As a trained counselor and mother of two, I have spent over 11 years working one-to-one with women. I know how monumental welcoming a new baby into the lives of working mothers can be. Having a baby (whether it is your first or third) is a significant change for a family.
I believe our culture has forgotten how prepare and support mothers through postpartum. This is a unique time where both a baby and mother is born. While the mother is mothering her baby, she needs to be nurtured as well. I have seen too many moms-to-be spend more time researching which kind of stroller to buy then what to expect during their postpartum experience. Once the baby arrives, this leaves many new moms feeling alone and exhausted or worse.
When I ask women what they regret about their pregnancy, maternity leave, and/or transition to work the number one thing they say is, “I wish I had more support” or “I wish I had been more prepared for the demands of motherhood“.
I am passionate to change this cycle and to educate mothers and society on how celebrate and support a mother through this monumental time. It is never too late to ask for support! Even if you are years past traditional “postpartum” but have yet to receive support, you are in need more than ever of some nurturing and reflection.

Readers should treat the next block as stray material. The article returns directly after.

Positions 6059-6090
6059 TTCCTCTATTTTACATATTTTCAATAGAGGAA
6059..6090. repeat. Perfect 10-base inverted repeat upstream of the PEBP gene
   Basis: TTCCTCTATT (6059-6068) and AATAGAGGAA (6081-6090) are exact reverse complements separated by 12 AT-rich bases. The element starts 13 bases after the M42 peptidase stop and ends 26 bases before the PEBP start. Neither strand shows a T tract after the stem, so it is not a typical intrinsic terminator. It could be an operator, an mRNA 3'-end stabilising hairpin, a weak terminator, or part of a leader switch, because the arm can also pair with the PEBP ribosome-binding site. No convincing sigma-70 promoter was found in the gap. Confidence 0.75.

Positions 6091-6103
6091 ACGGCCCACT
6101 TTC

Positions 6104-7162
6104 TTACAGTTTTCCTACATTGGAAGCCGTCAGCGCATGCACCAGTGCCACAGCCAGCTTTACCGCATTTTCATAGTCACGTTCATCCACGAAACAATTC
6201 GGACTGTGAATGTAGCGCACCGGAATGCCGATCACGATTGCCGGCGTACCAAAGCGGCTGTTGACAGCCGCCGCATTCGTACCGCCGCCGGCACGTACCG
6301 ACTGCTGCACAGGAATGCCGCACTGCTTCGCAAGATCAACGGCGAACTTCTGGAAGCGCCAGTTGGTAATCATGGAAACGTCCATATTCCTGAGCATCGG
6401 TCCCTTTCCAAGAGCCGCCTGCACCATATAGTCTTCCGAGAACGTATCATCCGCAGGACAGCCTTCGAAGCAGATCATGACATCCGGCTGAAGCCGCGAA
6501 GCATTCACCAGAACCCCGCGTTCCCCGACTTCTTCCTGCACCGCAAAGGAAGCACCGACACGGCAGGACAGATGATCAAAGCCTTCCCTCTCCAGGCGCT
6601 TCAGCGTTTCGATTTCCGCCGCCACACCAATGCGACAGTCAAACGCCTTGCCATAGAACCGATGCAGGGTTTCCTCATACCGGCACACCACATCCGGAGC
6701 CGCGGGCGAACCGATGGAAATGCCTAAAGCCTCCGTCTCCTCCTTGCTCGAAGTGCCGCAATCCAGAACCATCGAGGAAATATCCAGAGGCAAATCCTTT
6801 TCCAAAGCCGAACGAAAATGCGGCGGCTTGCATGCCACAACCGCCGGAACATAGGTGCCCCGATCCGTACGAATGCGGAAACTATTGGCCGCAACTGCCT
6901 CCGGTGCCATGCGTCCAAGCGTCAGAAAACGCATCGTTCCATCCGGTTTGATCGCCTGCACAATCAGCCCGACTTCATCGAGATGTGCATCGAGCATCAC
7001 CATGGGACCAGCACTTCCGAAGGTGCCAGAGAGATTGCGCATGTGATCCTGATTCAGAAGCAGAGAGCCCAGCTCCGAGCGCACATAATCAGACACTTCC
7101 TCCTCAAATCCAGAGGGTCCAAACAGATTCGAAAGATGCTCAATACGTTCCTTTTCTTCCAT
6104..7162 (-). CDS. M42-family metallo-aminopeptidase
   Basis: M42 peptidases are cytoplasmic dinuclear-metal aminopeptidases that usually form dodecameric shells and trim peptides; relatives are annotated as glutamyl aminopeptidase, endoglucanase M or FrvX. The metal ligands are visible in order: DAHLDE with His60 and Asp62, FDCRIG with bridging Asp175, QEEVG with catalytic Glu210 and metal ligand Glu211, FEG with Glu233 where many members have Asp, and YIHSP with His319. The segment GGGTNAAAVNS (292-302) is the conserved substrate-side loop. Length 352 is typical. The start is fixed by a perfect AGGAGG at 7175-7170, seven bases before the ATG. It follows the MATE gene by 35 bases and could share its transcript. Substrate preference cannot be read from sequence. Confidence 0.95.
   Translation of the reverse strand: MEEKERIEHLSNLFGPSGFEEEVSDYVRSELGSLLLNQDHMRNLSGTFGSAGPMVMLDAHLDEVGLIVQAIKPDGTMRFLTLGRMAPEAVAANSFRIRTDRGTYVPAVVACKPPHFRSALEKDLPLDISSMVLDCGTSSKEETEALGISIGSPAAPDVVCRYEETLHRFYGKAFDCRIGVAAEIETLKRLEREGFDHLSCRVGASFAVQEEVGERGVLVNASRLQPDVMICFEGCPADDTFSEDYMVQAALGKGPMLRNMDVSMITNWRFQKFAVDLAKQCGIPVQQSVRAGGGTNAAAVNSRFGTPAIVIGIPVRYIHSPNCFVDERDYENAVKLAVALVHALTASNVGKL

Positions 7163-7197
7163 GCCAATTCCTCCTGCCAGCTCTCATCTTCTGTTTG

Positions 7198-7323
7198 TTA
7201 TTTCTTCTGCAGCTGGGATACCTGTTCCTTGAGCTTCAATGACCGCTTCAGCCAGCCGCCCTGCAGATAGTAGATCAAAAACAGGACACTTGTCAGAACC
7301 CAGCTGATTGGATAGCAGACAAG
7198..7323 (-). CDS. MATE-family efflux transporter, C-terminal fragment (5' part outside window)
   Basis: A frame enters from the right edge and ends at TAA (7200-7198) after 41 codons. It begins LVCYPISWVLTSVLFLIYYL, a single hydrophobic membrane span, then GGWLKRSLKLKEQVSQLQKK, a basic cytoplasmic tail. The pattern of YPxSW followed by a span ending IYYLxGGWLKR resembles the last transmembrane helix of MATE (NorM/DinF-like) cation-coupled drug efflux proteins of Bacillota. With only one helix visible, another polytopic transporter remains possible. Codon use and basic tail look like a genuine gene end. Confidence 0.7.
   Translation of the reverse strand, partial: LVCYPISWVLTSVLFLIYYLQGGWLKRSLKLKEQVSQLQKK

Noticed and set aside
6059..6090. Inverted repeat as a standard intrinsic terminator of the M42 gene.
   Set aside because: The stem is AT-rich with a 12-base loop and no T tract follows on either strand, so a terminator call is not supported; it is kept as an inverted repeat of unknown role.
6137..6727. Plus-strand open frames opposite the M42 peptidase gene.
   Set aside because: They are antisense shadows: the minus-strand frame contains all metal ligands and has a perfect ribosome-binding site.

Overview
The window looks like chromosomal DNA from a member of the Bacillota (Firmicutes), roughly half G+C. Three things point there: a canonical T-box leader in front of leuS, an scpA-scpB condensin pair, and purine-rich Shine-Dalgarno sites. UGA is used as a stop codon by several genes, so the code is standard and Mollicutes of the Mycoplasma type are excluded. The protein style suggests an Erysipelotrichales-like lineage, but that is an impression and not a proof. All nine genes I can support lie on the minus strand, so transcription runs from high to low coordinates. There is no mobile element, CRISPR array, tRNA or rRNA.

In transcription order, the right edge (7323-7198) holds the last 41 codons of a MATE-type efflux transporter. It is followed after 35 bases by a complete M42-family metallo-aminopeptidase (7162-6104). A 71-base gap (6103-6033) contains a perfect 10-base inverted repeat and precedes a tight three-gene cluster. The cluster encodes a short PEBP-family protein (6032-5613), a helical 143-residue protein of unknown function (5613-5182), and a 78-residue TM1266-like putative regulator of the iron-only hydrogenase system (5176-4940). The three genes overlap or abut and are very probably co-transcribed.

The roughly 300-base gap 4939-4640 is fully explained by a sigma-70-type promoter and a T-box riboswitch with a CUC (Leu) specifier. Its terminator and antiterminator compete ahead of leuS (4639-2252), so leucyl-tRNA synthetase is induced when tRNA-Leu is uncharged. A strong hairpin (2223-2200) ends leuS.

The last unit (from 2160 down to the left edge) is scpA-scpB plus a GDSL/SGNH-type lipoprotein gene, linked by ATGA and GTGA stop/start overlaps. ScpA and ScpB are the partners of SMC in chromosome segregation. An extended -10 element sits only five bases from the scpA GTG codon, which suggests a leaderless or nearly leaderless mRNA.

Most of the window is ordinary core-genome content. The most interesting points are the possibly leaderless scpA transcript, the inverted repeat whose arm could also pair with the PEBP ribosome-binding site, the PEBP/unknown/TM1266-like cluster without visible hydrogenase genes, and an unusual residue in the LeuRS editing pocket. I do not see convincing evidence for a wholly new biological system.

After the births and reflection from my own two children along with my professional experience as a trained counselor and recruiter/career coach – I have blended these experiences to serve career-oriented mothers through the postpartum period and beyond.
The births and postpartum experiences of my two children were radically different. My first was a 56-hour labor and birth where I delivered vaginally with minimal medical intervention. After she was born I had the privilege of staying at home with her full-time until she was 9 months old (this also included a move across state lines where we had no community or family). I exclusively breastfed until she was 15 months old. I introduced solids via baby-led weaning and co-slept until she was 7 months old.
My second child was breech and arrived via cesarean birth. My maternity leave was four months then I dove back into work full-time. By six months postpartum I was not producing enough breast milk and supplemented with formula. She was also diagnosed with hip dysplasia and wore a full body brace for her first year of life. I introduced solids through purees and sleep trained her at four months. Although never formally diagnosed, I am certain I suffered from postpartum depression through her first 9 months of life.
Between these two children I experienced many of the challenges and choices women face during pregnancy and the postpartum period. I respect and believe each child has unique needs and families should make decisions based on their values combined with educating themselves on the facts. As a postpartum professional and trained counselor, my role is not to give you advice but to help guide you to arrive at the best decision for you, your baby, and your family as whole. There is never a right answer. Only a right answer for you.
I am honored to work with mamas in this capacity and for the opportunity to mother YOU while you are busy mothering your babe.
Training & Qualifications
Bachelors of Science in Psychology, minor in Child Development – California Polytechnic University
Masters of Arts in Counseling – California Polytechnic University
Certified Postpartum Doula (in progress) – Childbirth International
View my LinkedIn for my full resume